A child, for example, may not initially recognize a cow in a picture-book after seeing the live animal on a farm and being told its label. In fact, a child may mistake a cow for a horse. After all, both animals have four legs.

Applying that principle of human learning to artificial neural networks, or machines, is the domain of Geoffrey Hinton, a professor of computer science at the University of Toronto and a fellow of the Canadian Institute for Advanced Research. A pioneer of artificial intelligence and neural networks, Hinton is an expert on machine learning and has also made major contributions to the fields of cognitive psychology and neuroscience. In recognition of those achievements, he was awarded the 2011 Gerhard Herzberg Canada Gold Medal for Science and Engineering from the Natural Sciences and Engineering Research Council of Canada (NSERC). The country’s highest prize for science and engineering, the honour celebrates Canada’s top researchers.

Each year, the winner of the NSERC Herzberg Gold Medal delivers a lecture about his or her research. Sponsored by NSERC and the Royal Canadian Institute for the Advancement of Science, the public lecture was hosted by Ryerson earlier this month.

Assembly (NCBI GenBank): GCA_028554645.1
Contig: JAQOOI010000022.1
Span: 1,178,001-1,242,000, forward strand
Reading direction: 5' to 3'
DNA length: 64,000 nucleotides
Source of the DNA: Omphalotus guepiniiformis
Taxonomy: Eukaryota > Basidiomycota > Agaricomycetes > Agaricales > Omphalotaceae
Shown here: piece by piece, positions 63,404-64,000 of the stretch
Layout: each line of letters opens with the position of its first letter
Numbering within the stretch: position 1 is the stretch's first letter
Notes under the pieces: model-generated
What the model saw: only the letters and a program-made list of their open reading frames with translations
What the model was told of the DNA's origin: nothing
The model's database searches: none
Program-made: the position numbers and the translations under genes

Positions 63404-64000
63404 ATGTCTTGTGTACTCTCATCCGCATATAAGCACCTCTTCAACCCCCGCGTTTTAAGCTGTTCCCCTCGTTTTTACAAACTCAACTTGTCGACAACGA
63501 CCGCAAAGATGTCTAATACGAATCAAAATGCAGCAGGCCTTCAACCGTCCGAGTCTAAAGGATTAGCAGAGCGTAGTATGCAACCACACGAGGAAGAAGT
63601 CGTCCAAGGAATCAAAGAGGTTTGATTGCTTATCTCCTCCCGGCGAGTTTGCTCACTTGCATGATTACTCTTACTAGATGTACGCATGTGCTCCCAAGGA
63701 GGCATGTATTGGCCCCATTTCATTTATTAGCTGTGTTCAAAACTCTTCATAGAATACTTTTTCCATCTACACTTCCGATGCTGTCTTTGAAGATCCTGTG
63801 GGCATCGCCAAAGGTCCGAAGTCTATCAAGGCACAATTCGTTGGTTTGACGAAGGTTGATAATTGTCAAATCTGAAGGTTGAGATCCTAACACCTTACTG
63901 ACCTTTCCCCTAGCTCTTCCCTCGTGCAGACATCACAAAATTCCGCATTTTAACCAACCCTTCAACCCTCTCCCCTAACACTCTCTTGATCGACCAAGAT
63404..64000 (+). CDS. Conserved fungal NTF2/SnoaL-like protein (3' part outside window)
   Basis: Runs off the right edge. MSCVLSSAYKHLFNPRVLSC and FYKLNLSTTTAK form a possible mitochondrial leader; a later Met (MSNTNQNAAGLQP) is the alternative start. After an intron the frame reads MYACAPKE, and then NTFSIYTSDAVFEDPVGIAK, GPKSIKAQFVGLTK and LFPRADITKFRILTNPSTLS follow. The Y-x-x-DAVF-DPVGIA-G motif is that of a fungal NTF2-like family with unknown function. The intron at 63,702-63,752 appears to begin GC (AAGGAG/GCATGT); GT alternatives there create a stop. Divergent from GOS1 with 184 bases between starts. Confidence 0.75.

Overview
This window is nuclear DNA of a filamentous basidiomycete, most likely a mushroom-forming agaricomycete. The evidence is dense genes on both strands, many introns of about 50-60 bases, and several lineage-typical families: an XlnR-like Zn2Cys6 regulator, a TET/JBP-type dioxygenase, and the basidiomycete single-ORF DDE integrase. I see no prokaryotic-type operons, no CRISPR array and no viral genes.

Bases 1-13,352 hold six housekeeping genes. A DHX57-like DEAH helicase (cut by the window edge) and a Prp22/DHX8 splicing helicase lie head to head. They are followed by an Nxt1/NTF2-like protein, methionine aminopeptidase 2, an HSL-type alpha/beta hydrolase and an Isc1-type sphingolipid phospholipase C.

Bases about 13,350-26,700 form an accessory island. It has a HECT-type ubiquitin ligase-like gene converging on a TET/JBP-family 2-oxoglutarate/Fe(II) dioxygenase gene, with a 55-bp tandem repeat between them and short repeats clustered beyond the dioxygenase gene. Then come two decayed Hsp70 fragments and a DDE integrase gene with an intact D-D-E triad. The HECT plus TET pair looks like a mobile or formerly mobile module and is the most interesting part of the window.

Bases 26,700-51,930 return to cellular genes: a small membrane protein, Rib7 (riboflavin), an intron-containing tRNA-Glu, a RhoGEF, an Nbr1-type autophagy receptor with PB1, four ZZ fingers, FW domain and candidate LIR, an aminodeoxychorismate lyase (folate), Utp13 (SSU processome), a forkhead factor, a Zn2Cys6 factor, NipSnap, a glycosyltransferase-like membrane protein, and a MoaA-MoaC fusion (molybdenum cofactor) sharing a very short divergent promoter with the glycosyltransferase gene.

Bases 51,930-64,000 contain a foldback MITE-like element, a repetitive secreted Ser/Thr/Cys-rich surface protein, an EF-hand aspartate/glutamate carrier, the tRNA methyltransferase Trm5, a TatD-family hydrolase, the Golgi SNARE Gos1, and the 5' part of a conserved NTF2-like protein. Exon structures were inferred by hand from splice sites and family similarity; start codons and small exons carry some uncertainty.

During Hinton’s presentation, entitled “How does the brain recognize shapes?”, he described how computers can learn in similar ways to the human brain and respond intelligently to the intricacies of the real world. To be certain, simulating the brain’s computing abilities is no easy feat. Just consider what the human brain can do, from identifying patterns and making predictions to learning from examples and using big-picture thinking.

Teaching machines to automatically perform these high-level processes has many applications in our data-intensive world. Among them, facial recognition capabilities, quality control systems, making medical diagnoses and conducting financial forecasting. Hinton and his collaborators have developed algorithms used in applications such as creating better systems for voice recognition, automatically reading bank cheques and monitoring industrial plants for improved safety.

In his lecture at Ryerson, Hinton first showed how machines can be trained to recognize handwritten numbers that are very distorted. From there, he demonstrated how computers can predict the next character in a line of Wikipedia text or create an animated model of human movement.

Hinton also explored how machines can be taught to recognize increasingly complex shapes, including those that may vary widely. Indeed, his team has developed a program that can identify a thousand different types of objects in photographs. The computer provides several guesses about the nature of an object, and the correct answer is usually within its top five guesses.

The computer’s first guess is often incorrect. But, Hinton notes, even its wrong answers are still plausible. For example, a mound of cashews was determined by the computer to be lentils, chickpeas or beans. In addition, a quail was mistakenly identified as an otter – a reasonable error, says Hinton. The bird in the photo has a sleek coat that resembles wet fur.